Maple Pool lawsuit resolved!
Courtenay Mayor Larry Jangula says he's disappointed that the city's air quality has been unfairly targeted
The legal case involving the Maple Pool campground has come to a close, with the parties involved settling on mutually agreeable terms.
The announcement was made this evening at Courtenay city council. Courtenay Mayor Larry Jangula says as part of the settlement, the property will retain 53 sites to be used for affordable housing, and the owners will have the added option of using 23 other sites as short-term or seasonal housing.
Jangula says public feedback and support on the issue played a big part in the resolution.
(The following joint statement courtesy of the City of Courtenay)
“The City of Courtenay and the owners and residents of Maple Pool are pleased to announce that the claim and counterclaim relating to Maple Pool have been settled on mutually agreeable terms.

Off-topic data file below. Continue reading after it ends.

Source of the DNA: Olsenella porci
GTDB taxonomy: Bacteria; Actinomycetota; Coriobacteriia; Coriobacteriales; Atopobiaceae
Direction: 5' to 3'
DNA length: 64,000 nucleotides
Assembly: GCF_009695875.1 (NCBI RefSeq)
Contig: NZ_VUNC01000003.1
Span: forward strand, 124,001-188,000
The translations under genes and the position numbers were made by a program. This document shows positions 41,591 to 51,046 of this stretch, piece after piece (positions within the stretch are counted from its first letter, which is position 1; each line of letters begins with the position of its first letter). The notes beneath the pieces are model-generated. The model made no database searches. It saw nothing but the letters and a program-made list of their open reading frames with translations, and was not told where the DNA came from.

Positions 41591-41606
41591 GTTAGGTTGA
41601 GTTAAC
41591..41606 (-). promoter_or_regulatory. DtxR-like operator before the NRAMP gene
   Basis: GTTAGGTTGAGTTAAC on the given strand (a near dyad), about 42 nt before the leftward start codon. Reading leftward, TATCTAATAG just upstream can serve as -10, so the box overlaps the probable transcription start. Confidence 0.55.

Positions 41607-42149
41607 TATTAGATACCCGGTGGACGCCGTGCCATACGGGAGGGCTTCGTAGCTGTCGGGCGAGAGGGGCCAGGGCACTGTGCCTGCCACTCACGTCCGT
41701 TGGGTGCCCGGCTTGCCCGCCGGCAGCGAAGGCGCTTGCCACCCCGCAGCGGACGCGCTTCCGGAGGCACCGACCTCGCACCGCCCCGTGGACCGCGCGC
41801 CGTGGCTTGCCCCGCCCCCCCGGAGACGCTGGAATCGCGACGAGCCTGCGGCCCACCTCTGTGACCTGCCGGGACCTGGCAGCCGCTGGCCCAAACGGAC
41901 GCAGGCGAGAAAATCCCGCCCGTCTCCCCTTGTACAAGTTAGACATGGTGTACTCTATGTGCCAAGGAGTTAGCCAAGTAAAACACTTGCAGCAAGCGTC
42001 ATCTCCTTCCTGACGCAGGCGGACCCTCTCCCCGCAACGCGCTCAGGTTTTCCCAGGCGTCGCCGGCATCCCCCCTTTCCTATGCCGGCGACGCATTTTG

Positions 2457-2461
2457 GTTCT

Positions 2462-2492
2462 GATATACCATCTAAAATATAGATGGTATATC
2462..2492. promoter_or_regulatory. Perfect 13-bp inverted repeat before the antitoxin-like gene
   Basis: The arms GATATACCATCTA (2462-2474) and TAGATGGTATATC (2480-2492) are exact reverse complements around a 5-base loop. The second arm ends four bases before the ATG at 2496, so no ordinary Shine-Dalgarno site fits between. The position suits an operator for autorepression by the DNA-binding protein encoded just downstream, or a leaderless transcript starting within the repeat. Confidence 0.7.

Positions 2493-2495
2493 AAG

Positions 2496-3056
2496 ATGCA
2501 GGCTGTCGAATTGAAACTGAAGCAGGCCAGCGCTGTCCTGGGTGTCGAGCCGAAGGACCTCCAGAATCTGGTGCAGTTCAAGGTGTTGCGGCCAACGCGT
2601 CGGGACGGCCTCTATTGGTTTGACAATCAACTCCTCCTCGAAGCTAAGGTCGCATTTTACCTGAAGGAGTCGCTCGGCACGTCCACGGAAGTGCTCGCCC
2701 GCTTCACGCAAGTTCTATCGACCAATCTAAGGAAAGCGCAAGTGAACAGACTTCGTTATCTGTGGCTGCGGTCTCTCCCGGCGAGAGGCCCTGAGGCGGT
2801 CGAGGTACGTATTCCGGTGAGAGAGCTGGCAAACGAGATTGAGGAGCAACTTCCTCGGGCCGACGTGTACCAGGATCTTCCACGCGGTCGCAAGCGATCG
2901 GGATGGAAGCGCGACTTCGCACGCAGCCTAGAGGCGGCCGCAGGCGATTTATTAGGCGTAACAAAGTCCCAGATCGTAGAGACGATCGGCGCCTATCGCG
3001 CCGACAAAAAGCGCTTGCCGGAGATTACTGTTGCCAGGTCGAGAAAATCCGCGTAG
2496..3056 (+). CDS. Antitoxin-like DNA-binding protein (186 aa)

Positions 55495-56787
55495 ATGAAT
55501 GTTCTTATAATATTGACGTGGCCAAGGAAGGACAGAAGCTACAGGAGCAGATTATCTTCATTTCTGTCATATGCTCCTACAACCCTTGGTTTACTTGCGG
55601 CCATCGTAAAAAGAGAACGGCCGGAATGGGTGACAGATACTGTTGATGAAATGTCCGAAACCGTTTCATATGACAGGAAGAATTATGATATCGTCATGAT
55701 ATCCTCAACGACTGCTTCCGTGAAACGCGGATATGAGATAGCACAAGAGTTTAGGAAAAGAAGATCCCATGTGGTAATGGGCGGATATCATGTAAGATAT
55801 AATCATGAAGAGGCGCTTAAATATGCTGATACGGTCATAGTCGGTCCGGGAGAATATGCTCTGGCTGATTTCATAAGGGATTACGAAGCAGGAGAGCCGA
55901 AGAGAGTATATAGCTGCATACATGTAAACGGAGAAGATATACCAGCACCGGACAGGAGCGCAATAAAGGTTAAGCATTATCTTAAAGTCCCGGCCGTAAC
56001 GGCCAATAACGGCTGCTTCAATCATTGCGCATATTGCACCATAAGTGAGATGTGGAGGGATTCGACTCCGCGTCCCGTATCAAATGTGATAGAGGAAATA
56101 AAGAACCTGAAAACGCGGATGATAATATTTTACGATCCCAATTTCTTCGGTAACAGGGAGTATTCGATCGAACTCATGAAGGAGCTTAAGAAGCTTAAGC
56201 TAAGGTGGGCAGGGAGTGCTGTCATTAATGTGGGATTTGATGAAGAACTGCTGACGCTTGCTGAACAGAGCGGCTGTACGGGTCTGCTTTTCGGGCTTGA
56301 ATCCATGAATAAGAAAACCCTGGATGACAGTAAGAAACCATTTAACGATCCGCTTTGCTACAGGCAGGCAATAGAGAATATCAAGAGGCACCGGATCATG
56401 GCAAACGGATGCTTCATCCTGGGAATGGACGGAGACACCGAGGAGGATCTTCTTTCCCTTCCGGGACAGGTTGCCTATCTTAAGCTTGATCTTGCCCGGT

While the strict terms of the settlement are confidential, as part of the settlement the owners of Maple Pool have entered a covenant restricting the use of up to 53 sites at the Maple Pool campsite exclusively for affordable housing. These sites are located at the highest elevations of the property and away from the most direct path of river flows in a flood event. The owner and residents are also providing waivers of liability to the City in relation to flood hazards and costs. The owners have also agreed and covenanted to protect from any further development a 30 metre area for environmental and fish protection along the banks of the Tsolum River and other streams. Finally, the settlement will allow Maple Pool to operate 23 lawfully non-conforming seasonal and short term campsites at market rates.
The parties wish to acknowledge the patience, hard work, creative problem solving, and good faith discussions that allowed for this settlement to be reached.”